• How many accounts you have in total and how many were opened recently
  • Late payment history, including default payments
  • Your monthly payment history, including mortgages, credit cards, car mortgages, personal loans, hire purchases and other
  • Your payment history of utility bills, like electricity, energy and phone bills
  • Any enquiries made by lenders of your credit report in the past 5 years
  • Any bankruptcies filed in the last 7 years

Of course, different behaviors impact your credit score differently. Generally speaking, the more severely an action affects your ability to make repayments, the greater its impact on your credit score.

So, defaulting on your mortgage is likely to have a far greater negative impact on your score than being a week late on your electricity payment.

How Can You Check Your Credit Score? 

There are three credit reference agencies in New Zealand: Centrix, illion, and Equifax. Each of them calculates the credit score differently. That’s why there’s no such thing as a comprehensive national credit score.

You can check your credit score for free using any of these three options:

  • My Credit File (owned by Equifax) – It provides the credit report for free within 10 business days. All you have to do is fill in your personal details. Are you in a rush to access your report? You’ll have to pay for it. The paid service delivers the credit report within 3 business days.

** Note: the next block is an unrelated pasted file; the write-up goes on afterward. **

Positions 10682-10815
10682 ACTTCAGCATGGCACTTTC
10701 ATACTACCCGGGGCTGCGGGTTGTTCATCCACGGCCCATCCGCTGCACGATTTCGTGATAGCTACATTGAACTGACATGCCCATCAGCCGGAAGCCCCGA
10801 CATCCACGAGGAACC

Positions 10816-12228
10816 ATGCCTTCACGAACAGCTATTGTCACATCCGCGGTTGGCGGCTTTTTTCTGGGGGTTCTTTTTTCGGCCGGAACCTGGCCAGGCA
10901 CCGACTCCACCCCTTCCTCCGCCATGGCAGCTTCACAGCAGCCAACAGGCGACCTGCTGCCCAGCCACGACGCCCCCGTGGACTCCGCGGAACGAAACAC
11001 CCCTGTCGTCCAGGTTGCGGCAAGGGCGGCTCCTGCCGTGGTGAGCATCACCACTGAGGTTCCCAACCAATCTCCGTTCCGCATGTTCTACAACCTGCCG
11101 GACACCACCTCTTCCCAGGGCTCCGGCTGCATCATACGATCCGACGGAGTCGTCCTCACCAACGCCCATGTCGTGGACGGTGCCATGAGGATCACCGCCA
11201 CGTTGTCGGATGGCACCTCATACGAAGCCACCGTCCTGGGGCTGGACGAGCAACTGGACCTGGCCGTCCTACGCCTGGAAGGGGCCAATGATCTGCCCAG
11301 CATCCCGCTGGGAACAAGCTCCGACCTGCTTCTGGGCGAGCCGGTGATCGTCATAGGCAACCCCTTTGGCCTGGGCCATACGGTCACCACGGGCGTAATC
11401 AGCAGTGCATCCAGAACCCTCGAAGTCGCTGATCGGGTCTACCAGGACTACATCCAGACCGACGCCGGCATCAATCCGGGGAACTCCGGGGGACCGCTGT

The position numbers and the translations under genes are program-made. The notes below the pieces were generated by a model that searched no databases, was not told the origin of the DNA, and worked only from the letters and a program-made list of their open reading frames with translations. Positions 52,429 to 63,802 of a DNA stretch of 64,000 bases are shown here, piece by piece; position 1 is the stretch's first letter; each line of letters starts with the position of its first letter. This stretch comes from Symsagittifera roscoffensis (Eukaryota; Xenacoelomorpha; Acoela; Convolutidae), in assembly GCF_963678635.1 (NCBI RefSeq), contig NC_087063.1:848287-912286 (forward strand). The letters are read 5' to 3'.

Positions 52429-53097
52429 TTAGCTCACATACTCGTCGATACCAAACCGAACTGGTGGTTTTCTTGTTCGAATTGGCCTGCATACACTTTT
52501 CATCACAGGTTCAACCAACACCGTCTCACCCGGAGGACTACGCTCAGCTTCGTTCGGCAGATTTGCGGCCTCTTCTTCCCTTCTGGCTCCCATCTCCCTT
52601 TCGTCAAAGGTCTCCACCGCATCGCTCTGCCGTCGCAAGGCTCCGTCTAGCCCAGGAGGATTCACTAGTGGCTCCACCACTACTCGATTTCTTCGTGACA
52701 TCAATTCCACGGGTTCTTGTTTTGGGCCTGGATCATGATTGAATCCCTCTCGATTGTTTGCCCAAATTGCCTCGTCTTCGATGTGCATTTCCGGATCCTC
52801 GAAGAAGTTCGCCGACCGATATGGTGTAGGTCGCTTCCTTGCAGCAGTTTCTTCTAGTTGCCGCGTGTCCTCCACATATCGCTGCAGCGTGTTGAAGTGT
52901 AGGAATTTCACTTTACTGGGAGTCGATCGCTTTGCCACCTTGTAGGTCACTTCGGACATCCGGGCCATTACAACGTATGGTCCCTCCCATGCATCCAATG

• Centrix – Fill in your details to get a copy of your credit report for free in 5 to 10 working days.
  • Credit Simple (owned by illion) – A free, easy-to-use online portal, Credit Simple lets you access your score after you sign up.

What is a Good Credit Score? 

In New Zealand, anything above 650 is regarded as a average credit score, according to Centrix. A higher credit score improves your chances of getting a loan. Also, lenders typically offer lower rates to consumers with a better credit history.

A below-par credit score, however, doesn’t mean the end of road of you. You can still get a loan, but you may have to pay more interest.

Also, different lenders may set a different cut-off mark. Furthermore, a good credit score for one type of loan may not be sufficient for another type. For instance, cash loans may have a lower minimum credit score than say a mortgage.

Centrix Credit Score Table


How to Improve Your Credit Score? 

If your credit score is lower than you would like, there are many short-term and long-term steps that you can take to improve it.

Short-term Strategies

  • Check Your Credit History

A mistake on one of your credit reports could be hurting your score. So, get a copy of your credit report without delay and check it for errors before doing anything else.

If you find a mistake, contact the relevant credit reporting company and get it sorted out. The correction will then flow onto your credit score. Things you should particularly watch out for include:

  • Credit enquires not approved by you
  • Payment defaults you had no idea about